[Der lyrische Mittwoch, Folge 15] Aka Teraka – FERNERHIN

Vielen Dank an Sebastian Schmidt für das Interview/Gespräch. Es war mir eine Freude, am lyrischen Mittwoch teilnehmen zu dürfen.

PS – “Aka Teraka” war zu jener Zeit mein Pseudonym.

HIER oder unten in voller Länge zu lesen:

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via [Der lyrische Mittwoch, Folge 15] Aka Teraka – FERNERHIN.


THERE ONCE lived a girl called Vanity. It was in that strange country where newborn babies are left unnamed – simply being referred to as so and so’s first son, so and so’s third daughter, etc – until they have grown into childhood. Only then would their parents and relatives, having up to this time carefully studied the character (for early dawns day) of the one to be named – finally confer upon the child that name which they believed best captured the essence of its core personality.

And so did this girl, from an early age, come to be called Vanity, for she was as proud and vainglorious as a peacock. Vanity believed that the whole world was there just to serve and admire her. She did not care much for others, nor could she tolerate, in her vicinity, another receiving more attention, admiration and adoration than herself. This she simply could not bear. She thus constantly went to all and any lengths to make sure that the attention of everybody would always and only be riveted upon only her. Vanity dressed in the most beautiful of clothes, wore the most attractive ornaments, learned the most alluring manners of self-expression, perfected the most sensational methods of walking and swinging, and – being the scion of wealthy royalty – made it very obvious to the gentry that she had a lot of wealth to spread around. The inevitable consequence of this was that the world divided itself into two groups before her – those who crowded themselves around her and those who avoided her. Great was her pleasure, for ‘her side’ verily outnumbered the other side.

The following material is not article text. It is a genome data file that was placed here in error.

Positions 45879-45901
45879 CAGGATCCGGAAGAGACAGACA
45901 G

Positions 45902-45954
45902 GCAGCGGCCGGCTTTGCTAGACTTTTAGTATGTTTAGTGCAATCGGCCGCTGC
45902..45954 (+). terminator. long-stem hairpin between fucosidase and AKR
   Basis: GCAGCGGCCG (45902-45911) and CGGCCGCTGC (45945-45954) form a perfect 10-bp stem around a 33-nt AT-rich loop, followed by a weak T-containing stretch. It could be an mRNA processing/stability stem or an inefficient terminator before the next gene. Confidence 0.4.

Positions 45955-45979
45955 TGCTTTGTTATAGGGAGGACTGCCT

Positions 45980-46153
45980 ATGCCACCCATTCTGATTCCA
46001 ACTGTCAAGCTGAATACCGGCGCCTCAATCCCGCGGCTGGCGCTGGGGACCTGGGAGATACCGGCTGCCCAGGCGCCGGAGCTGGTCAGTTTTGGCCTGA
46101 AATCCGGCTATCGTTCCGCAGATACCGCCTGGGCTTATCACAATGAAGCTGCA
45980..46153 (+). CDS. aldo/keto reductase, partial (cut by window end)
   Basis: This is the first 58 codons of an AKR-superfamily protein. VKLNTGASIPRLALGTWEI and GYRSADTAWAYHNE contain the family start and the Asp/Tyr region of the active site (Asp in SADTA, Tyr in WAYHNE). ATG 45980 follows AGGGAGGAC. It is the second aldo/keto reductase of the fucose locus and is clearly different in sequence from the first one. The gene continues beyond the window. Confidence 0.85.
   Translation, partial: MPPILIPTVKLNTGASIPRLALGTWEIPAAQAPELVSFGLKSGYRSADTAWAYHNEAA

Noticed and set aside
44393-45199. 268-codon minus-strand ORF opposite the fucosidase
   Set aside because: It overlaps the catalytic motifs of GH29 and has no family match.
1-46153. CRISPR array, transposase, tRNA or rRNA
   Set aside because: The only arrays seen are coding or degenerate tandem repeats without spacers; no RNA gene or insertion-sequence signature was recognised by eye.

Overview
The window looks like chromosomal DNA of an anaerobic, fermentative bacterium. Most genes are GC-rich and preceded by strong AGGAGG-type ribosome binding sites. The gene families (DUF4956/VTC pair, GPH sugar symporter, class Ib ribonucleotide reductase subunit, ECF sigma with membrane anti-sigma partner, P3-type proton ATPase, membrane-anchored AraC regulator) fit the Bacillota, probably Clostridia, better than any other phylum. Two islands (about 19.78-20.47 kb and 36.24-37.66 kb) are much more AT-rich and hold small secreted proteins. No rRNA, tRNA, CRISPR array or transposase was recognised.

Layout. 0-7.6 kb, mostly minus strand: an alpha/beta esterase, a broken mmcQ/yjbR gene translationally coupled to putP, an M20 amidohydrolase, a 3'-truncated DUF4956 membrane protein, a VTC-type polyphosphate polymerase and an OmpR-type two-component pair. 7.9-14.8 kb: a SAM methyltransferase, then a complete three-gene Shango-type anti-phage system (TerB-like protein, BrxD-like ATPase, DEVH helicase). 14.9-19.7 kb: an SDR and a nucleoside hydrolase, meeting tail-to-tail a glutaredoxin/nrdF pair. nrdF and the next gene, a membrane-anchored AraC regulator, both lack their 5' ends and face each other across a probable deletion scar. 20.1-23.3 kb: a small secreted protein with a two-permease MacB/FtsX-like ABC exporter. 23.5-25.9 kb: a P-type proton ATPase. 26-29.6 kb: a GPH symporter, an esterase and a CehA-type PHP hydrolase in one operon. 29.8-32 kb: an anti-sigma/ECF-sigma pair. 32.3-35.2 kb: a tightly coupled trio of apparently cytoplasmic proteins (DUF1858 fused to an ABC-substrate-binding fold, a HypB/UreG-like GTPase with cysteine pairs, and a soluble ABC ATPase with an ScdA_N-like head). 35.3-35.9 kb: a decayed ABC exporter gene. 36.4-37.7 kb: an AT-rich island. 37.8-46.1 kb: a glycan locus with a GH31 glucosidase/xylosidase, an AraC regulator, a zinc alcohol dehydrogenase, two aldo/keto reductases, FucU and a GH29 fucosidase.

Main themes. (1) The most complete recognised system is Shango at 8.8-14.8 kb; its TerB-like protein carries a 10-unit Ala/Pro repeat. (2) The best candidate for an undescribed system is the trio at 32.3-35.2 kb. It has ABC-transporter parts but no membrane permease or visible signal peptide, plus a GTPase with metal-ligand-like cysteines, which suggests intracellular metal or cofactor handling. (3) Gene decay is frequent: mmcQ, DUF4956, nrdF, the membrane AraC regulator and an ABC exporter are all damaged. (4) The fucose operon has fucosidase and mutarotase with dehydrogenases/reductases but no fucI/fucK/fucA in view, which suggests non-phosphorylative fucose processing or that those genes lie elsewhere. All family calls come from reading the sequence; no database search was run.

As she grew into a teenage adolescent, a spectacular beauty happened to grow out upon Vanity’s features and fitted itself around her form. Naturally this pleased Vanity extremely  and only served to confirm for her and her court her egotistical claim to prenatal supremacy. And at this point her name changed spontaneously from Vanity to Beauty. Beauty became the rave of her time, the talk of town, the object of the envy and idolisation of the women, the desire of the men – exactly what she wanted. Beauty wore her outward beauty like a trophy and used it ruthlessly to acquire everything she wanted, most of which she indeed also got. For people practically worshipped Beauty; they made her their idol, their goddess, their queen. She controlled all.

Such was it that by the time she had become a young woman her name had changed once more – and now everybody called her Power. Power exalted in this name granted to her by her fellow human beings and proceeded to have a crown manufactured for herself on which her name was inscribed for all to see. She became so full of herself that there was no space left for her in which she could continue to expand, nor could her bloated ego grow any further. It neared its peak, its limits. Her ways became stiff and cold, lifeless. She could not find any further height to reach and claim. She became an ornament herself.

And very soon her name became Rigidity. For rigidly fixed was she to the dogged attachment to vanity, beauty and power. She bore no love for other human beings. Frightening and strange became her ways. Rigidity detested her new name intensely and tried to rigidly hold on to the previous one and to thus force the people to keep on calling her by it, but the people, like people like to do, persisted in calling Rigidity by the newest name they had given to her. And the harder she resisted it, the louder they called it.